The interior scenes in Peepo are remarkably consistent, with objects (artefacts) appearing and reappearing as the everyday things interwoven into life. I wondered if the house was based on one from the Ahlbergs’ past, or if terrace houses were so generalizable that elaborate planning of the various scenes was not required. Of course the kitchen is there, with the stove just so, and the clothes horse in the corner.
I also love the book as potential inspiration for archaeological illustrations and reconstructions. It’s not messy, just full, rich with materiality and every object has a used and purposeful feeling to it. Small piles of toys are a playtime interrupted, but not quite cleared away. According to an interview in The Guardian, the illustrator Janet Ahlberg used The Army and Navy Stores Catalogue, 1939-1940 for reference and “would get waylaid in it and sit for ages looking at bread-bins and kettles.”
The book is from a baby’s perspective, watching his family move around him and the details he picks up that might go unnoticed by adults. It also evokes the “daily round,” of waking, daily activity, then bath and bedtime. Out in the back yard he sees:
A bonfire smoking
Pigeons in the sky
His mother cleaning windows
A dog going by
It…is a monster. Weighing in at over 10,700 words, we examine the history of archaeological field drawing to better contextualize the emergence of digital (paperless) field recording and drawing. We reference literature in architecture and design to inform this transition to digital, and find that drawing performs several essential functions in understanding archaeological stratigraphy. From the article:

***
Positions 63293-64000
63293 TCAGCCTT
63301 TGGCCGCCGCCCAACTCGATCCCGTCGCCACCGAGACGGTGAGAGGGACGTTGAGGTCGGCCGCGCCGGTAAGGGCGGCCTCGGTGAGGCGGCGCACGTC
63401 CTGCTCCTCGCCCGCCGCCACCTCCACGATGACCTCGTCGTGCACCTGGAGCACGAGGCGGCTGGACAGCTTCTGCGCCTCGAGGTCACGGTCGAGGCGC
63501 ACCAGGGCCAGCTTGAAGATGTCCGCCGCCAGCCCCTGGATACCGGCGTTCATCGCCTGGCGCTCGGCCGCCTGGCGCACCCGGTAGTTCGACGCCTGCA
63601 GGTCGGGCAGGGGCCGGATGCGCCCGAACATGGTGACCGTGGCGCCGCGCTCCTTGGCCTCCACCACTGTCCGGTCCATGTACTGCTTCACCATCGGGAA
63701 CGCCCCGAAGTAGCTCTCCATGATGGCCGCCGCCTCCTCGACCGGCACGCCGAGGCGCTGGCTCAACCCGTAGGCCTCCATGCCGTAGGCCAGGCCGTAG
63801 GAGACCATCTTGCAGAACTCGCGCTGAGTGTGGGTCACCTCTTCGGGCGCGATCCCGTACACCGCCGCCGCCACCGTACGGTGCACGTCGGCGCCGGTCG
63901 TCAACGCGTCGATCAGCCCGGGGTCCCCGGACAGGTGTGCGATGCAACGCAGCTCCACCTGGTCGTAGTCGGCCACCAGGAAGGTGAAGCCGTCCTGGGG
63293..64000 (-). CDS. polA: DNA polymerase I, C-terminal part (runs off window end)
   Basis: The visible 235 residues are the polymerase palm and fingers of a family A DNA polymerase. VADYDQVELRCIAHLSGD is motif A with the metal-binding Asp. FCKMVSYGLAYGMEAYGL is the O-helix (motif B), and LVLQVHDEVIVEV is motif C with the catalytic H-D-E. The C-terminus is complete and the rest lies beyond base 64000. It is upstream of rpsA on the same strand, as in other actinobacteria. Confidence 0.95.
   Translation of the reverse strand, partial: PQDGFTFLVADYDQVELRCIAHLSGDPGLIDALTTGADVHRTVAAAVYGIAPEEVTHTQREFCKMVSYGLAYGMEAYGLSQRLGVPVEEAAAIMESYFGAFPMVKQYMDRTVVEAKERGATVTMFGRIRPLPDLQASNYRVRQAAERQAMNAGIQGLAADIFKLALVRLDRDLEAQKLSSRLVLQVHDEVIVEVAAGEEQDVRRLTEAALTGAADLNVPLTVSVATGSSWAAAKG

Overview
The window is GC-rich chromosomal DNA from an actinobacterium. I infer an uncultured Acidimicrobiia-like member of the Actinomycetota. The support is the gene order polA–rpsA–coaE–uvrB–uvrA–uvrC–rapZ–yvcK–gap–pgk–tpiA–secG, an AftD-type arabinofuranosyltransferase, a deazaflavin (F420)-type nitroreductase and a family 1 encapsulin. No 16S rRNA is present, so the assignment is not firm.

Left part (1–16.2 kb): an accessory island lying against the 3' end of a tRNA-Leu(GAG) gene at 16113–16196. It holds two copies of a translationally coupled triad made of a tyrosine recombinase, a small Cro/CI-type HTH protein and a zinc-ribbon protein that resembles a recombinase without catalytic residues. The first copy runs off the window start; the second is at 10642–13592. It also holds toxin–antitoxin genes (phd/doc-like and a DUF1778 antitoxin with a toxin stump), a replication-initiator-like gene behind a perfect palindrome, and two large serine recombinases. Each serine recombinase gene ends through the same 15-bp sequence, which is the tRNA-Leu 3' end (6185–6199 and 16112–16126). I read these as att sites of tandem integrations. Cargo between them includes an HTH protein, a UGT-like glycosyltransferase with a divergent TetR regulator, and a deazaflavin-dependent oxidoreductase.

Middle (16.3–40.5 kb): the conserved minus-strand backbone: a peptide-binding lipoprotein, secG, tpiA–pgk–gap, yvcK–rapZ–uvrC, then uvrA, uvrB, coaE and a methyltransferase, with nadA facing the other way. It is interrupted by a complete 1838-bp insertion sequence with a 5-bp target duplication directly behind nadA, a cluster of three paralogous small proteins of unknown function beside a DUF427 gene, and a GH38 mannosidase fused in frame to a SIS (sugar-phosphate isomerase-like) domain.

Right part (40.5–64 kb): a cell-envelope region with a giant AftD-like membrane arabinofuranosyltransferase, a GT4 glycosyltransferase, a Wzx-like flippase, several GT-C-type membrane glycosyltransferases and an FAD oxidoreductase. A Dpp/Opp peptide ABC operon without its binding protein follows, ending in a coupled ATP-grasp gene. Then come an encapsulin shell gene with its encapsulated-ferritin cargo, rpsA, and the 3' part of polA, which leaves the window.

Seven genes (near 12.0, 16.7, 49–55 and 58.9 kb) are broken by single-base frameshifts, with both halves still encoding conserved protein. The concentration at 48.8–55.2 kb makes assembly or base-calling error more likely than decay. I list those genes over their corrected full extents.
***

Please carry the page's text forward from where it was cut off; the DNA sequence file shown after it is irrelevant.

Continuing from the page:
As drawing has persisted since the beginning of archaeological recording, remained important after the introduction of photography, is characterized as an essential mode of communication and knowledge production within archaeology, and features prominently within abductive reasoning during initial archaeological investigation, a complete abdication to digital recording should be a matter of intense consideration.
Getting the article out was a bit of a fraught process, having to retrospectively include literature that was published after submission (Mobilizing the Past: Recent Approaches to Archaeological Fieldwork in a Digital Age I’m looking at you) and trying to include actual field drawings–it was a real struggle getting pencil drawings on gridded permatrace to be high enough resolution, so I ended up having to digitize the drawing, then had to trace the drawing onto the included photograph to make it extra clear. Layers of irony in that one in the digital/analog back and forth. The editors were great though and really worked hard with us to get it out.
I was especially happy to publish with the esteemed Dr Holly Wright, as this formed part of her dissertation on digital field drawing. She’s a good friend and colleague and it’s always fun to publish with folks. I was also able to include drawings from some pretty legendary archaeologists, Michael House and Chiz Haward.
Chiz was especially helpful and contributed an amazing elevation that he created through both digital and analog drawing. We quote him at length in the article as his integrated workflow was especially informative to our argument. Illustrations from David Mackie and Ben Sharp also feature, as well as some lesser-known dudes such as John Aubrey, General Pitt-Rivers, Stuart Piggott and Mortimer Wheeler. (No women! That’s the subject of some current research, watch this space.)
Anyway, I’d be exceedingly happy if you read this and shared it widely and let me know what you think.